Dear Readers, I am off on an adventure at what is technically known as ‘stupid o’clock’ tomorrow morning, and so I am breaking with my usual habit and posting this on Friday instead of Saturday. The Wednesday Weed will (wi-fi willing) be posted on Wednesday.
Dear Readers, I had a long visit to St Pancras and Islington cemetery on Sunday, and, as usual, I found the human behaviour just as fascinating as that of the animals. For some, the grave visiting has obviously just become a duty that can’t be shirked – I once saw somebody gently lob a bunch of flowers from their car window onto a grave and then drive off. For others, it’s almost a social occasion, with people gathering by the grave for a chat and a mini-party – this is the case with one lad who died when he was just a teenager. His mother, still a young woman herself, comes every weekend, and assorted friends and relatives are always sitting next to her on the bench and chatting.
For the newly bereaved, dressed in tell-tale black, it’s the bleakest of times, a period when not even the sun will make an impact. My heart goes out to these people as they trudge along the still-unfamiliar byways of the cemetery, sometimes getting lost. I hope that in time the natural beauty of the place will provide some kind of solace, but for now, the colour is leached out of everything by the enormity of the loss that has been suffered. It always surprises me that the human body can sustain such sorrow without collapsing, but the will to live seems to be strong in us at a cellular level, and while we may wish to die ourselves, our muscles and bones say no, not yet.
Such a soul, wearing a black parka on this warm day, passed me as I walked towards the crematorium. I glanced at her to see if she wanted to speak but she was so deep in her thoughts that she passed without a word. She looked as if the weight of her sadness was physically dragging her down as she shuffled off down the road, too exhausted to even lift her feet. And in her I see all of us at some time in our lives, and though I know that things will not always seem so overwhelming, her misery touched me deeply. I was brooding when I turned the corner into Sergeant’s Hill, an uphill section of the path that curves right the way up to the dual carriageway, and then loops back.
I am not sure if it was my encounter with the mourner that coloured my perception, but when I saw a lone man walking towards me, I was suddenly on my guard. On this sunny afternoon, with the roar of the traffic in my ears, he seemed like some kind of harbinger. He continued to walk towards me, but then suddenly stopped. I was going to have to walk past him. There was no one else around. Why had he stopped, and why was he looking at me?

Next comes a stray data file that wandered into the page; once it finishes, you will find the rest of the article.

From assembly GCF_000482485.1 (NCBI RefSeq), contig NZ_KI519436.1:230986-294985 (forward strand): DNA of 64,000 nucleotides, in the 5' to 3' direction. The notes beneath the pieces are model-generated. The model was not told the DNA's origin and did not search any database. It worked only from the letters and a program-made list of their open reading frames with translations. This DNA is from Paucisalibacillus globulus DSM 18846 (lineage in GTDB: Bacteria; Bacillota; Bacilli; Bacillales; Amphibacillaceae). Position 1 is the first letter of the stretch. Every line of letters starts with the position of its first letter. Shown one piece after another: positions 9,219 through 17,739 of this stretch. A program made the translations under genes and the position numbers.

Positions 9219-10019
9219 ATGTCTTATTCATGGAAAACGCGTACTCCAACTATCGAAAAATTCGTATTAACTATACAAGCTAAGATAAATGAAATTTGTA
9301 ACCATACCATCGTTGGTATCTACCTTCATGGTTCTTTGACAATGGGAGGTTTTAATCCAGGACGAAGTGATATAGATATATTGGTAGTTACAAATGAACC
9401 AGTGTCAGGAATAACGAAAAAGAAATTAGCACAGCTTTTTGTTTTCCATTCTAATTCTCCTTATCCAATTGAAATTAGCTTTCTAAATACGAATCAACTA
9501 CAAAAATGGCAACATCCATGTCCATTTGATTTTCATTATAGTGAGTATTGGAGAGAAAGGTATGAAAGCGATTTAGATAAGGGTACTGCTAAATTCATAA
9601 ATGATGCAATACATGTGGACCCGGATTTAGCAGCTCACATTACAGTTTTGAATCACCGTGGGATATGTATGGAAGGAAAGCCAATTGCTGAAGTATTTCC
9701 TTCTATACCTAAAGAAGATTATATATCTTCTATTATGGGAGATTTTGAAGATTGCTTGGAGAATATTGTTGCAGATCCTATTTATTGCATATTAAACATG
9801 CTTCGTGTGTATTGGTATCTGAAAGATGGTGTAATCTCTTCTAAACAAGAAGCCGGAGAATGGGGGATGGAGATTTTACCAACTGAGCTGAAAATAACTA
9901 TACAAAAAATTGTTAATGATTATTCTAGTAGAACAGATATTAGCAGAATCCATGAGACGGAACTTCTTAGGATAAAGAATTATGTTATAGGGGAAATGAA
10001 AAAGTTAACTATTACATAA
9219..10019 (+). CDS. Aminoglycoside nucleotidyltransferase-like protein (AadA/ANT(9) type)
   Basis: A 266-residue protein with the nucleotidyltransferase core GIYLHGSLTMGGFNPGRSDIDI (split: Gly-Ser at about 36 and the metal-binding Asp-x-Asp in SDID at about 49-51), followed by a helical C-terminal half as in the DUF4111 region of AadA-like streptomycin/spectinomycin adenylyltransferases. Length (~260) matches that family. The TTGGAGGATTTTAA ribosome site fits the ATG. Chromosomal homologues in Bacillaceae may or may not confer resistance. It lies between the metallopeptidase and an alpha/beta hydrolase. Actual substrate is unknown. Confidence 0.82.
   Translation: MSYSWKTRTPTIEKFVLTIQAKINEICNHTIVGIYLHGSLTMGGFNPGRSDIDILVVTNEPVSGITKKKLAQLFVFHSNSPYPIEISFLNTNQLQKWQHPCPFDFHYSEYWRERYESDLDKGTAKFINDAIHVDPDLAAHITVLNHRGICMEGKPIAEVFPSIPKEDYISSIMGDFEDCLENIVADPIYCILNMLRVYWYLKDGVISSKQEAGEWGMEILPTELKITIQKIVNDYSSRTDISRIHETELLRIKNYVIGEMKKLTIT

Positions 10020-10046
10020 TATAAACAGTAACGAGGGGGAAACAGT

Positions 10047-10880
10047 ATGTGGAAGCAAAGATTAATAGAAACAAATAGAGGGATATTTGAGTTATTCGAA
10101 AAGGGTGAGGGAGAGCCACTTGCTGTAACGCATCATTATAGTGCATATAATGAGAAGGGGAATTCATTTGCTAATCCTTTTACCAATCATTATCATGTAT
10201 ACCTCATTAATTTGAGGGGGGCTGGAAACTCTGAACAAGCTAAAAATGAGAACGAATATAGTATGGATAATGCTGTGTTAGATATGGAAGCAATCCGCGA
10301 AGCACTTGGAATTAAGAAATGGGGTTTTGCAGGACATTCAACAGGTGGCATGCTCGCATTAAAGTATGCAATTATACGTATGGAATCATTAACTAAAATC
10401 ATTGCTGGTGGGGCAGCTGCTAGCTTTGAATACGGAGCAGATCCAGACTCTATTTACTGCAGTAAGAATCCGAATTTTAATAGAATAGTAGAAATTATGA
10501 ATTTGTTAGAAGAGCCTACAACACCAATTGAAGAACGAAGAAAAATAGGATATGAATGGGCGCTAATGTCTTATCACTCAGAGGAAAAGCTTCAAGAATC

And then, I saw the head of a fox less than twenty feet away, peeking round behind a gravestone. The man raised his eyebrows, gesticulated towards the fox and then to the camera around my neck. He was trying to tell me that there was something worth photographing. I apologised internally for all the things I had thought about this poor man, and raised my camera.
What an endearing animal this was. The fox had the long legs and skinny body of one of this year’s cubs, and I was sure that I’d seen her before over at the feeding station. But she seemed to be adept at finding her own food. There was an area between two graves that had been scratched to pieces – it may have been an ants’ nest, or it could have been a site where the fox had been digging for worms (which make up a surprisingly high proportion of their diet at this time of year). As we watched, the man and I, the fox went to a nearby grave and carried something off – I couldn’t see what it was at the time, but when I looked at my photographs afterwards it was clearly a small mouse. The little fox threw the corpse into the air a few times, then tossed it about with her front paws, until finally chomping it down. All the time she kept her gaze on us, but made no attempt to run away.
The vixen moved off and crossed the path. I squatted down and she paused, looking at me with nervous interest.
‘Don’t touch her’, said the man.
‘I won’t’, I said. ‘It’s not good for them to get too close to people. Not everybody is kind’.
The fox moved on in a circle, paused to squat to urinate, crossed the road again and sat down in some bushes less than a metre from the road. That’s when I saw the mourner in the black parka again. She stopped when she saw us. Behind her spectacles, her eyes were bloodshot with crying.
‘How can I get to Lygoe Road?’ she asked.
I pointed her in the right direction – Lygoe Road is one of the main thoroughfares in the cemetery. The fox watched the conversation with interest, even turning her head to look at where I was pointing. Then the lady headed off, no doubt to visit the recent grave of someone that she could barely believe was gone forever.
I would like to say that she glanced at the fox and that that inquisitive pointed face brought the smallest of smiles, or at least jolted the lady out of her sadness for a split-second. But it was too soon. I doubt that anything could have penetrated her armour at that moment, and I’m sure that numbness is there for a reason, because if we truly felt the extent of our loss, we would surely collapse under the weight of it. But one day, I hope that she will notice a frosted russet face watching her from a hedge, and feel just the smallest of lifts, like the sudden warmth when sun breaks through the clouds. Nothing will ever be the same again, but life goes on, relentlessly, and the call to live is inexorable. As I watched the black-coated shape turn the corner and disappear from view, I wished her strength, and the slow-blooming of hope, and the birth of better days. I wish that for all of us.
All photos copyright Vivienne Palmer. The photos on this blog are free to use or share non-commercially, but please attribute and link back to the blog, thank you!